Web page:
posted August 15, 2005
Despite recommendations from the Executive Board, House Advisory Committee, and Reference Committee 6 for disapproval, the AVMA House of Delegates on July 16 passed a resolution directing the AVMA to take an active role in defining, recommending, endorsing, and implementing a national microchip standard for companion animals, birds, and equids in the United States.
According to Resolution 4, the AVMA is to use political, legal, and media campaigns to form a consensus among manufacturers to use the national standard. Moreover, the Association is to advocate for the industry-wide adoption of open technology microchipping systems "that benefit animals rather than individual companies."
Additionally, the AVMA is to identify corporate funding to support national distribution of dual- and backward-compatible global scanners as quickly as possible, build linkages among acceptable databases, and undertake a public education campaign about the benefits of permanent identification based on a national standard.
Meeting on July 20, the Executive Board charged the Council on Veterinary Service with studying the issues and developing recommendations, with input from the Legislative Advisory Committee, on ways of implementing Resolution 4. The board will review the council's recommendations during its November 2005 meeting at AVMA headquarters in Illinois.
A national campaign might be unnecessary, however. A section of an agriculture appropriations bill (H.R. 2744) under consideration in Congress directs the Department of Agriculture's Animal and Plant Health Inspection Service to develop regulations implementing the 134.2 kHz International Standards Organization system for pets. At press time in early August, it wasn't known whether the microchip portion would be passed along with the rest of the legislation.
More than two million cats and dogs in the United States are estimated to have microchip implants.
In the United States, pets are identified with chips that emit a 125 kHz frequency. Yet elsewhere in the world, including Canada, Europe, and Australia, the 134.2 kHz ISO chip is commonly used for pet identification.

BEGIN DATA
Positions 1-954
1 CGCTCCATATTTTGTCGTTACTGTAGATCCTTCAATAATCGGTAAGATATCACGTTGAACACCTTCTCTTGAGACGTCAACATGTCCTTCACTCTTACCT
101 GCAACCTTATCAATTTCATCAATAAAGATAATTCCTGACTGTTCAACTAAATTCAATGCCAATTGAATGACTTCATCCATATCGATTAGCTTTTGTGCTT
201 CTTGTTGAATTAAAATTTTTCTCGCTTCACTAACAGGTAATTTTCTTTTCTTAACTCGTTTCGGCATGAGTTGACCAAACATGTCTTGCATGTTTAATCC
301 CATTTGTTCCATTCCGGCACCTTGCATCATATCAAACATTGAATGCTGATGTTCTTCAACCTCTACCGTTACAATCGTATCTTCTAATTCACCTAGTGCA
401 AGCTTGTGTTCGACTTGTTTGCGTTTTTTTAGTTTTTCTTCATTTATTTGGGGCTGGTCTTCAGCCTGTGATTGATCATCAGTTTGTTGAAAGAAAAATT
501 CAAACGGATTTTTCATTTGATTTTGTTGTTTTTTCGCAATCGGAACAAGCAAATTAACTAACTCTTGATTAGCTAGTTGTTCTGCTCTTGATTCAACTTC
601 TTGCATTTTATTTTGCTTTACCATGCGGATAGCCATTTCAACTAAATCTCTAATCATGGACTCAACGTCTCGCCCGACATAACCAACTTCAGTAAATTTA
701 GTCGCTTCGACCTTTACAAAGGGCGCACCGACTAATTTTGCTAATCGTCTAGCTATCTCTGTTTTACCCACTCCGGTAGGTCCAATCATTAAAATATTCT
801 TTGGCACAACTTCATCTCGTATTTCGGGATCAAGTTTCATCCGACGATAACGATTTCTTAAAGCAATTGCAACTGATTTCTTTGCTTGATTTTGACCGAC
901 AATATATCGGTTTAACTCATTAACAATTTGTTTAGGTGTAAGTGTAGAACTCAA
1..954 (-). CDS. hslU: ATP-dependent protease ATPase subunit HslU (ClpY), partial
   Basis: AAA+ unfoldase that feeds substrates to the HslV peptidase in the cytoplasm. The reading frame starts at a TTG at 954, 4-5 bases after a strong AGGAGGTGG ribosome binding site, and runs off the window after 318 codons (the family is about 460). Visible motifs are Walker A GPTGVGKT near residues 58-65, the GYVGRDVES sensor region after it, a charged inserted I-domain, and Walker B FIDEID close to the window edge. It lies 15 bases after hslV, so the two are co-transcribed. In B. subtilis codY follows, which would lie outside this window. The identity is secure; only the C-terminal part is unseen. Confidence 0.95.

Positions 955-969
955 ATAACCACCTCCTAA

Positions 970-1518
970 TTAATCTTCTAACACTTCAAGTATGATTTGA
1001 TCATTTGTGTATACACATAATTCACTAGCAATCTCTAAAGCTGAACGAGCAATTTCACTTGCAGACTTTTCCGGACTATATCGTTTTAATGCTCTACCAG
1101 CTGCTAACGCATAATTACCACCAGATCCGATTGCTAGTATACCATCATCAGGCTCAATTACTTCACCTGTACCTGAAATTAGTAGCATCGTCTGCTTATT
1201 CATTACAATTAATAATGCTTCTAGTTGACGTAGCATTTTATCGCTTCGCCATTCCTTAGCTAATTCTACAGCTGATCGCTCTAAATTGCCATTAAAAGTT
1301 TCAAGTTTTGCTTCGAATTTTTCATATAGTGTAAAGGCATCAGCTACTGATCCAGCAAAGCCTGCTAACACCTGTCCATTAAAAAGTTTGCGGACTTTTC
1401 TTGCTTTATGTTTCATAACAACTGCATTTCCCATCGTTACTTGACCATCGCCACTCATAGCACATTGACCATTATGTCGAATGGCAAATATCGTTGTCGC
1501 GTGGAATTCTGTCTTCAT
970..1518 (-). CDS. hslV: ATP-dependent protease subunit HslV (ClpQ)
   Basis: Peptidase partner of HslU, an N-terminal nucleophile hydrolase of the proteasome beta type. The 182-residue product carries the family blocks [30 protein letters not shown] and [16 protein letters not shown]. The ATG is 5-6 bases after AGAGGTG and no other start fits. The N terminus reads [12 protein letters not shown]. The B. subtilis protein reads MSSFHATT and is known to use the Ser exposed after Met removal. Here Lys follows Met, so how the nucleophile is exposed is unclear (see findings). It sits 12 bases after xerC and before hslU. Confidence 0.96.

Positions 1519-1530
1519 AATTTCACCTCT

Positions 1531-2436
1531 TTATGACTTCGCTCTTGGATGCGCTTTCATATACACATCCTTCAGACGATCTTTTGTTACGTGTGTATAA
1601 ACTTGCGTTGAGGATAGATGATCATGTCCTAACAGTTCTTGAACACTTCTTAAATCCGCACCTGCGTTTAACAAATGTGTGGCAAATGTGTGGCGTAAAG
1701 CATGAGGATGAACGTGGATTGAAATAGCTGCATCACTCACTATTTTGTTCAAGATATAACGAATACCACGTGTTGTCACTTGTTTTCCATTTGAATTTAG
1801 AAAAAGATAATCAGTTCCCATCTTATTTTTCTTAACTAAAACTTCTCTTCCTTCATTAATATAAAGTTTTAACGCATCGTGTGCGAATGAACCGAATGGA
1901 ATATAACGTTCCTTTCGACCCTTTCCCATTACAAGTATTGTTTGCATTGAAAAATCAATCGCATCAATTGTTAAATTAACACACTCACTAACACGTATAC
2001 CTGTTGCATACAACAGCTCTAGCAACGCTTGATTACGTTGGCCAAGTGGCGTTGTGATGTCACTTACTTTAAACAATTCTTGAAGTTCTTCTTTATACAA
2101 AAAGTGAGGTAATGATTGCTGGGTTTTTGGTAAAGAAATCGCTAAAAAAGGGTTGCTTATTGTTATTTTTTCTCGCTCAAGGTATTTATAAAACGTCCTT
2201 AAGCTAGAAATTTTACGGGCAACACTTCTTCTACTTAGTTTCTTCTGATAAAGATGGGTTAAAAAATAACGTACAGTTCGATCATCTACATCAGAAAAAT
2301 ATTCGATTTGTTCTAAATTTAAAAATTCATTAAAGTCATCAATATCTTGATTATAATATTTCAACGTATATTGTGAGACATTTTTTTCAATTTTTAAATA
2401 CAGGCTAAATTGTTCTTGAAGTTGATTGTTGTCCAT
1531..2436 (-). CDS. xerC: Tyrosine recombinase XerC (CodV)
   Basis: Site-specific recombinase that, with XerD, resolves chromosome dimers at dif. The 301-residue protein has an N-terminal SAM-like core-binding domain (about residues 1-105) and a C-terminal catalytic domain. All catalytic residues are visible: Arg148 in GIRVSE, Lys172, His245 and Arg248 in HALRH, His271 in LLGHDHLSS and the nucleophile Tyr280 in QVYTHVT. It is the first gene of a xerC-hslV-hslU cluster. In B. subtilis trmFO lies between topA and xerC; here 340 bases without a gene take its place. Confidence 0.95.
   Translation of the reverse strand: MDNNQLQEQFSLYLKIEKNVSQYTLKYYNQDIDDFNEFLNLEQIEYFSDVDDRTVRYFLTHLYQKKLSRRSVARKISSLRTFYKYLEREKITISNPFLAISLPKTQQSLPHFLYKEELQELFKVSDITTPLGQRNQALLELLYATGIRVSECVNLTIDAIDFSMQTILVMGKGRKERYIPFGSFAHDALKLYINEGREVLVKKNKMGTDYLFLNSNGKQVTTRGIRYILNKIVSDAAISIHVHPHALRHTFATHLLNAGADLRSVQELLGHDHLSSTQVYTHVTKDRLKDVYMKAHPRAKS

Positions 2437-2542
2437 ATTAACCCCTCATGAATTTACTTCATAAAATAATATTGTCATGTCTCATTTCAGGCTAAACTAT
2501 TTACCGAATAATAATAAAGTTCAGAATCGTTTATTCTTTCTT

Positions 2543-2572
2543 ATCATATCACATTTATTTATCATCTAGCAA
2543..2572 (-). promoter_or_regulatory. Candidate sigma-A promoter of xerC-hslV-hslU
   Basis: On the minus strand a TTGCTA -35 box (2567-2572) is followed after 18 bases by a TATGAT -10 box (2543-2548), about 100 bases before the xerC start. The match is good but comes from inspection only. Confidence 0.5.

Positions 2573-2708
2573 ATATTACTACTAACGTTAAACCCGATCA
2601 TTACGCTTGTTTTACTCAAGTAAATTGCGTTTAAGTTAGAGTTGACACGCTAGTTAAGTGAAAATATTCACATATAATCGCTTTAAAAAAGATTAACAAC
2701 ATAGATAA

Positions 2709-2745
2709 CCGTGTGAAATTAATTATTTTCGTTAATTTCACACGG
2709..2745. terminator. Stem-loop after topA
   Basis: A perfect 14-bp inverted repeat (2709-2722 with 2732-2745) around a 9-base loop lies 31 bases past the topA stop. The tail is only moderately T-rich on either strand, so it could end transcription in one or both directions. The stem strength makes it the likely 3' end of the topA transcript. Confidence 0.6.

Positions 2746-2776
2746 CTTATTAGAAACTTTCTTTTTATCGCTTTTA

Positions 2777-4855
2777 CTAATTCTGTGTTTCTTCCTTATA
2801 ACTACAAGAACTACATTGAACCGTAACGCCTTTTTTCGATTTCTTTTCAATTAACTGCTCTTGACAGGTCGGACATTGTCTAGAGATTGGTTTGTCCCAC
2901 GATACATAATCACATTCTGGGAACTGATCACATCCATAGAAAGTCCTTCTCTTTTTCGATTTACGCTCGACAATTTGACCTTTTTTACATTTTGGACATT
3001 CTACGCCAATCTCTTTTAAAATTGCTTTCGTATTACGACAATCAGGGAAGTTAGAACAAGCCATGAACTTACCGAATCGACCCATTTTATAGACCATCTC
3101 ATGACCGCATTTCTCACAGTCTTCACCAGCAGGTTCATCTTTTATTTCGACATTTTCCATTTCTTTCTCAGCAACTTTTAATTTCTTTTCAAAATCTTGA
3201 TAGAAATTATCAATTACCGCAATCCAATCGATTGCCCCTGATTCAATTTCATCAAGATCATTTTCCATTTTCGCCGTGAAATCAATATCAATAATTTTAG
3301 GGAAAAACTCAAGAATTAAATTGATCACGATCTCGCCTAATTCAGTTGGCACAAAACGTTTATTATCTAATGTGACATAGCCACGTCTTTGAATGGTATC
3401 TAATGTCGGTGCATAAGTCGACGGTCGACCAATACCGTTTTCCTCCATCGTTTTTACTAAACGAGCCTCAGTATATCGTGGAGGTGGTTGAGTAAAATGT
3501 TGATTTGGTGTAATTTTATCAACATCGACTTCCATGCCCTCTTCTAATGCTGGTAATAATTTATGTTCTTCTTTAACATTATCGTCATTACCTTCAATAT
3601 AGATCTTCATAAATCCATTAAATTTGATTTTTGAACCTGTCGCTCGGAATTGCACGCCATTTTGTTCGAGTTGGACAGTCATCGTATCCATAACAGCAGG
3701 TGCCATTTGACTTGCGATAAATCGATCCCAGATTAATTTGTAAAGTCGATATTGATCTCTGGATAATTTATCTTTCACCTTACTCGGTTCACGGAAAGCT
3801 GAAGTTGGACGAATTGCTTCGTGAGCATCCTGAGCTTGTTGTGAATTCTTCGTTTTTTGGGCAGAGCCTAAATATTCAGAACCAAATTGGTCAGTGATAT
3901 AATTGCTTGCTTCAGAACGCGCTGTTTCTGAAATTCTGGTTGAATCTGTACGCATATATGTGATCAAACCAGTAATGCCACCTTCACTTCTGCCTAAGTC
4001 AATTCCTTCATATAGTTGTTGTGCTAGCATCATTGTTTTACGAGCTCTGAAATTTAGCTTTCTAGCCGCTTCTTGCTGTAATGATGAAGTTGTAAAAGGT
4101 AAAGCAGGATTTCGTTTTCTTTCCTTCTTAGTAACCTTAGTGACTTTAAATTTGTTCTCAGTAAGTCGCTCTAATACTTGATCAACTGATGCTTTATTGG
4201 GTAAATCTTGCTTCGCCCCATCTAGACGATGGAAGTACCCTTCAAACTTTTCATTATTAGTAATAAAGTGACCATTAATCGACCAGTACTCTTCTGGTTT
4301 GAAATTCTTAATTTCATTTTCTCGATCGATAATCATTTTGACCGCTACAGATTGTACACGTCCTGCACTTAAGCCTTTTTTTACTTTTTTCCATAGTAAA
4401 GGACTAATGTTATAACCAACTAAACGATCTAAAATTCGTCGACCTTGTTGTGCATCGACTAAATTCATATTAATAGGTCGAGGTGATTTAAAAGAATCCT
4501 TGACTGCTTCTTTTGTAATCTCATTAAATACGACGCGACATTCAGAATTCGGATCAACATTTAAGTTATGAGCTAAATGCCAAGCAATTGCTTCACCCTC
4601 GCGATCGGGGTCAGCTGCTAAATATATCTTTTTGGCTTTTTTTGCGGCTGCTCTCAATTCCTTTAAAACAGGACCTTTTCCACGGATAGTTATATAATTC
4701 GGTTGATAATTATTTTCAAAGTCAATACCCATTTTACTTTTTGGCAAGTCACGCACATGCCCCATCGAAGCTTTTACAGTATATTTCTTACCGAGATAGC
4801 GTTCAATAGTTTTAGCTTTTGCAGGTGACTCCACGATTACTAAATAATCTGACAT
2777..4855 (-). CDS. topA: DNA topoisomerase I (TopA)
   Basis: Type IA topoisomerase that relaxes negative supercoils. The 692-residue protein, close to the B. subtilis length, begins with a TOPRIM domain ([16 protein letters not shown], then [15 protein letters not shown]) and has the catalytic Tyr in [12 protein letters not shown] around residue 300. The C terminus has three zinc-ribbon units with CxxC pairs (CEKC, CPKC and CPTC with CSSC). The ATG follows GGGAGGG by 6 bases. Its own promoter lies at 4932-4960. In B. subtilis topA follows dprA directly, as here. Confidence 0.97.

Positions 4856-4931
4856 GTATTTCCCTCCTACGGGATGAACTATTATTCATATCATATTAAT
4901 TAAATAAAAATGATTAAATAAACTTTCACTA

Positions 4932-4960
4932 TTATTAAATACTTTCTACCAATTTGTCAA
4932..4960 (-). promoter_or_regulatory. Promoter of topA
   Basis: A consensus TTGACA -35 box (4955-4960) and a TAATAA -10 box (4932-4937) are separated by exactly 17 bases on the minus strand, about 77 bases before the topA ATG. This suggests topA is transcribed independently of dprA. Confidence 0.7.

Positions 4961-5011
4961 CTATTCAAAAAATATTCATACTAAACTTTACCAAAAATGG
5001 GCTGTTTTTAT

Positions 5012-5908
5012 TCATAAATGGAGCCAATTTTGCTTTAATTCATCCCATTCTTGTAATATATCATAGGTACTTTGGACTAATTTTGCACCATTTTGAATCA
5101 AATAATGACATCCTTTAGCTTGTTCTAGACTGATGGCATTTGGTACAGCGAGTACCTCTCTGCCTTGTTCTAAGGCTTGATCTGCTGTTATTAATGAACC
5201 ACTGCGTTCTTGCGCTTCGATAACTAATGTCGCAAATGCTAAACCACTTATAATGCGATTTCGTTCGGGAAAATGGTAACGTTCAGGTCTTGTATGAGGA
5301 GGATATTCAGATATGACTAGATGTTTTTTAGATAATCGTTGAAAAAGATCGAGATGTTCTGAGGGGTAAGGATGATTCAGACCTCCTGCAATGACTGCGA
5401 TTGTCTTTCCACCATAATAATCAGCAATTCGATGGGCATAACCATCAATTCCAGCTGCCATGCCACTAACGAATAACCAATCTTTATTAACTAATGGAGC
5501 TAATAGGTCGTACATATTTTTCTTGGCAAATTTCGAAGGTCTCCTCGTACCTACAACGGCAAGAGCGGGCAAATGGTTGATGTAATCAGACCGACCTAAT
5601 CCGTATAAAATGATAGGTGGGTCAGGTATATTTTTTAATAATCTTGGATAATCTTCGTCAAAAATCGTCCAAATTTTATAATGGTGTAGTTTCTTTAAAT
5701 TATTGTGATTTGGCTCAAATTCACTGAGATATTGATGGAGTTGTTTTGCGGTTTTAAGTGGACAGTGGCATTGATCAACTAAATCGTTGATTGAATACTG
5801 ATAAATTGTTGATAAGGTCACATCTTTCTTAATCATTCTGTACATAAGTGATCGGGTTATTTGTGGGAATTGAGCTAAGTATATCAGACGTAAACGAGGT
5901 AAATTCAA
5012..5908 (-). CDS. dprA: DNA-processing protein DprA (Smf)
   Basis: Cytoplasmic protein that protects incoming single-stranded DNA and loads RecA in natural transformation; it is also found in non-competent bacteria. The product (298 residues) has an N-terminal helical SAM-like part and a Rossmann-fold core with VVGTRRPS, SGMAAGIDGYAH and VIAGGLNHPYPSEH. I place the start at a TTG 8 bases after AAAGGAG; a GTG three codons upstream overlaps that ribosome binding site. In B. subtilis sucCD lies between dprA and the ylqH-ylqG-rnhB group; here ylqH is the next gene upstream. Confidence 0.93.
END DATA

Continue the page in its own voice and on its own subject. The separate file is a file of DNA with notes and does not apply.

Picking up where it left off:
The ISO microchip standard has been endorsed for use in the United States by the American National Standards Institute. The AVMA, American Animal Hospital Association, and American Society for the Prevention of Cruelty to Animals are on record as encouraging the U.S. animal microchip industry to adopt the ISO standard. The AVMA is part of the Coalition for Reuniting Pets and Families, which is working toward a national chip standard.
Nine state veterinary medical associations submitted Resolution 4, which states "a lack of standardization in RFID (microchips) for companion animals in the United States has decreased the ability of the public to regain a lost pet in spite of microchip identification.
"The manufacturers and distributors of microchips in the United States for companion animal identification have been unwilling to arrive at a consensus agreement to resolve the issue."
Prior to the vote, some delegates echoed the concerns of the Executive Board, HAC, and reference committee that the AVMA would open itself to liability issues if it were to follow the resolution's mandate.
Others, however, said passing Resolution 4 would send a powerful message to the public, manufacturers and distributors, and Congress, which would most likely have to pass a law mandating a national standard since previous efforts to do so voluntarily have failed.
Florida delegate Dr. Larry G. Dee explained that Resolution 4 does not endorse any standard, and the wording is deliberately broad so as to allow the Executive Board latitude in its implementation. The aim of the resolution, he added, is for the AVMA to step up its efforts in this area.
"This is a major (animal welfare) issue, and we need to take action on this," Dr. Dee said. Colorado delegate Dr. Theodore J. Cohn agreed. "All we're asking is for the AVMA to take a leadership role and become an advocate for animals and families."